When did customer service stop flying the friendly skies?

Posted on by in Editorial Musings

First United was dragging passengers off a plane to accommodate a crew shift; and now, less than two weeks later, American has hit a woman in the head with a stroller and a flight attendant has challenged a passenger to a fight. What is happening to the “friendly skies”?

The airlines have been trying to squeeze every thin dime from the passenger for years. Elimination of food, additional fees, fuel surcharges, and smaller seats with more rows became the norm. As passengers, we accepted it and considered it the downside of air travel. What I am guessing the airlines did not anticipate is that their paying passengers are not the only ones crammed into a silver metal tube. Their own employees are starting to feel the results of the pressure.

As I tax my own memory, the following incidents come to mind

  • The flight that was held on the tarmac for 8 hours
  • The flight where the pilot decided to preach the gospel
  • The flight where the flight attendant pulled the slide and checked out
  • The flight (well many) where the captains have been intoxicated and removed
  • The flight where they forcibly dragged a man off the plane
  • The flight where a flight attendant challenged a passenger to a fight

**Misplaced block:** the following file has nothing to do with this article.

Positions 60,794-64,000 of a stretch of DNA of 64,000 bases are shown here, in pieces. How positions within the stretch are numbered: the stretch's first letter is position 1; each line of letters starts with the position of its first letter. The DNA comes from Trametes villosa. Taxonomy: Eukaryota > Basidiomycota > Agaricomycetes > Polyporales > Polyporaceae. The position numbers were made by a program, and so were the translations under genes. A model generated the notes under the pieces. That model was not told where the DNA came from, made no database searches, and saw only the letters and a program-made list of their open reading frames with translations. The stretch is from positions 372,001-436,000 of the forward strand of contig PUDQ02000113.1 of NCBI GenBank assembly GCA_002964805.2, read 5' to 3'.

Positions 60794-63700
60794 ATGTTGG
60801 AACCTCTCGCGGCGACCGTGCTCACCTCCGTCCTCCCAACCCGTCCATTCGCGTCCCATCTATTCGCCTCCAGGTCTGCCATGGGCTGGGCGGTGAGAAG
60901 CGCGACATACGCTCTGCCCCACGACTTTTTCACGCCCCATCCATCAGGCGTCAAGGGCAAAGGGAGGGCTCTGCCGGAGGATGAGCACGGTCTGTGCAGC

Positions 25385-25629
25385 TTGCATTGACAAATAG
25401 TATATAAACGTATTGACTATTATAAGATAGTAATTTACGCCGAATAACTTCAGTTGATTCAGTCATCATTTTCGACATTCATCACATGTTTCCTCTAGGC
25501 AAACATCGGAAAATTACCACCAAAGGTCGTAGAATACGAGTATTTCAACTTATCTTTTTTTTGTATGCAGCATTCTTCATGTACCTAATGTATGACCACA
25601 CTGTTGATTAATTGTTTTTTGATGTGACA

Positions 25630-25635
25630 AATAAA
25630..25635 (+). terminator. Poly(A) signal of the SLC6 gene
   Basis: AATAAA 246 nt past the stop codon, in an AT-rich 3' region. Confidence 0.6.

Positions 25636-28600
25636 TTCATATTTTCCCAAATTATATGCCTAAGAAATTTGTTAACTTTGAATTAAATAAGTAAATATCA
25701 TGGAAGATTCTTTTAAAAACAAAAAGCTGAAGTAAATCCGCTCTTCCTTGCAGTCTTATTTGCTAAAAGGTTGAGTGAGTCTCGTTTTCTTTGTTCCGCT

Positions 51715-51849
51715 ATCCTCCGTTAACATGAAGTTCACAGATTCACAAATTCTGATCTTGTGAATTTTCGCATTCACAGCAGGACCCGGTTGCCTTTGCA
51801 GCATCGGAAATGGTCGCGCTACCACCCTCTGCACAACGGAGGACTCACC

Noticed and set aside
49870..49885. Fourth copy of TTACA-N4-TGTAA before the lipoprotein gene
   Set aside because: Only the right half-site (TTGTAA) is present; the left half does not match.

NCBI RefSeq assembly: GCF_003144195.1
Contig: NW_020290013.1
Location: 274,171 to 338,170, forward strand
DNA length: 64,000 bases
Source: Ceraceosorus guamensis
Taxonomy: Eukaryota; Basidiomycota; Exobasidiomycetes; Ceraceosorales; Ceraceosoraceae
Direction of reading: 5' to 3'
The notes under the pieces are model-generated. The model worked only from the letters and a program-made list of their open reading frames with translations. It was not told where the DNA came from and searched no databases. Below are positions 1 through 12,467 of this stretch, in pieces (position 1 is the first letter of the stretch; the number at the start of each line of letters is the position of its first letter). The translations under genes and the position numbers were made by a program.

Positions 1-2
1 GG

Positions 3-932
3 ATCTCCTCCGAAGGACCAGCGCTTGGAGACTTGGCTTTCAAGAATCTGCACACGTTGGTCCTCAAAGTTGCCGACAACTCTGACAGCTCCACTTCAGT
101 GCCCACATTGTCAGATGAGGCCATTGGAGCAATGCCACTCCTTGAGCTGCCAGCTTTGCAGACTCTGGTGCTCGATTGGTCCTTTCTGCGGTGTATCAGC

And let’s not even consider the lost baggage, the delayed or canceled flights because of crew fatigue, or the myriad of other non force-majeure issues passengers deal with every day. The message passengers are getting as they board a plane is that the flight crews are there because the government makes them be there.

Airline travel is a service industry like a hotel or a cruise ship. Not all of us are cut out for that—I know I’m not. And we all have bad days. But when we ask for another drink or some assistance, it seems that the request is truly putting off the crewmember—certainly not all, but a good amount.

What the airlines need to do is to mandate that all client-facing employees undergo some sort of basic customer service re-training. It can be online…at will. It does not need to be complex. After all, treating a client courteously is simple—just remember the golden rule.

OK, your move airlines!

 

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